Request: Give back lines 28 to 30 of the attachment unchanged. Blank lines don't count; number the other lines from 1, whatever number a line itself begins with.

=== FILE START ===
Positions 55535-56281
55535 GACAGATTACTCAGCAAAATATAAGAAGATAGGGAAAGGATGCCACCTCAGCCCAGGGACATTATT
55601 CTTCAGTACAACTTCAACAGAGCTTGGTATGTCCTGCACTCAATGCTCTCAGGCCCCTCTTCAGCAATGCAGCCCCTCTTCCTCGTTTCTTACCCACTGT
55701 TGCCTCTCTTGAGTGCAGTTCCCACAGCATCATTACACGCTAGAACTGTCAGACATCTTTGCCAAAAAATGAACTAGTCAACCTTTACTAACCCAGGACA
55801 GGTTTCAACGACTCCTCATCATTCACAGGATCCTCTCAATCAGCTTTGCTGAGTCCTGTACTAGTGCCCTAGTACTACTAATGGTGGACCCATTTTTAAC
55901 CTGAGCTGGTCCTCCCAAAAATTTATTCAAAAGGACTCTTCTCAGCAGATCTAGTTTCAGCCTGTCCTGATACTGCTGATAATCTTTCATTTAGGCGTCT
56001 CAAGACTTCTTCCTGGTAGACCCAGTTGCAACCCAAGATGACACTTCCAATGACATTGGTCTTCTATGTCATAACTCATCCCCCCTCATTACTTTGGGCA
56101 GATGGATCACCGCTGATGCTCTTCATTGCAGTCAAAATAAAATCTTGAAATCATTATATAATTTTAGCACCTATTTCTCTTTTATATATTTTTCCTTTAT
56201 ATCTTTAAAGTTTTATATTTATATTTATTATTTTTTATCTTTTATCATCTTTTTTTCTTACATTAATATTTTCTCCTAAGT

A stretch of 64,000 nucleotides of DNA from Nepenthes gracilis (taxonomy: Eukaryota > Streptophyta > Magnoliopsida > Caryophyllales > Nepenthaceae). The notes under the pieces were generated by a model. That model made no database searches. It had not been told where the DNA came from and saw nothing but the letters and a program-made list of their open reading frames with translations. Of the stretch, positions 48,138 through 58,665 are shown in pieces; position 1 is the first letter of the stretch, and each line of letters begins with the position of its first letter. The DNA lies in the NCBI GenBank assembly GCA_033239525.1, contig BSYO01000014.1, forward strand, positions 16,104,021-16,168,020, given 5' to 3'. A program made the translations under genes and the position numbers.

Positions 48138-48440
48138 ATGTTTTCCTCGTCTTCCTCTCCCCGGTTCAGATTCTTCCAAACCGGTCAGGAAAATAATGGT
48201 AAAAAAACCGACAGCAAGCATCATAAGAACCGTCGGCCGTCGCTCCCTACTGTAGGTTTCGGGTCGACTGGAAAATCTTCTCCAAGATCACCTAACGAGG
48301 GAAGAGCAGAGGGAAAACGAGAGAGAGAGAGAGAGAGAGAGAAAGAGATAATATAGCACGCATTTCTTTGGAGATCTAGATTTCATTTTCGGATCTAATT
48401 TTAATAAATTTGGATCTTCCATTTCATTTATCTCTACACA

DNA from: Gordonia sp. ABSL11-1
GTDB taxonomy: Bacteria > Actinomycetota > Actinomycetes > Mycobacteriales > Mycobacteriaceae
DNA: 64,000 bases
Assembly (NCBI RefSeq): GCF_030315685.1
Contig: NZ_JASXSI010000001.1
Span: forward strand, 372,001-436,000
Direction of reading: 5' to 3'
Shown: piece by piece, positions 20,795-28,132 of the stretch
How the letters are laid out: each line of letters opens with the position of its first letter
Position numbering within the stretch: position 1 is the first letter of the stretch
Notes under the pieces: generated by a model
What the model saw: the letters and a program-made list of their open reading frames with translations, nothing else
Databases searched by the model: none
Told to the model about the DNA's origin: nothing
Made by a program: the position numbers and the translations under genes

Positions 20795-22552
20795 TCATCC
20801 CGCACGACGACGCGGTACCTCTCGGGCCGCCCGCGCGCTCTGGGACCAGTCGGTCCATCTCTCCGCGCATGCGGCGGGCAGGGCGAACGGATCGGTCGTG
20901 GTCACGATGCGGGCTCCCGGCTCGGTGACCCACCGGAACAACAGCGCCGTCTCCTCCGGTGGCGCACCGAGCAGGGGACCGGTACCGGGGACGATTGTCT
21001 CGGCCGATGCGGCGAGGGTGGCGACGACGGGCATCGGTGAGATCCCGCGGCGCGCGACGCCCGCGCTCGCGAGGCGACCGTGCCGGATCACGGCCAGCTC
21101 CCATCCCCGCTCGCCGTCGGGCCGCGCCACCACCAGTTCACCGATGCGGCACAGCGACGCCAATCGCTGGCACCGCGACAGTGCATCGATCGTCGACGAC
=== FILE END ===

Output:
Databases searched by the model: none
Told to the model about the DNA's origin: nothing
Made by a program: the position numbers and the translations under genes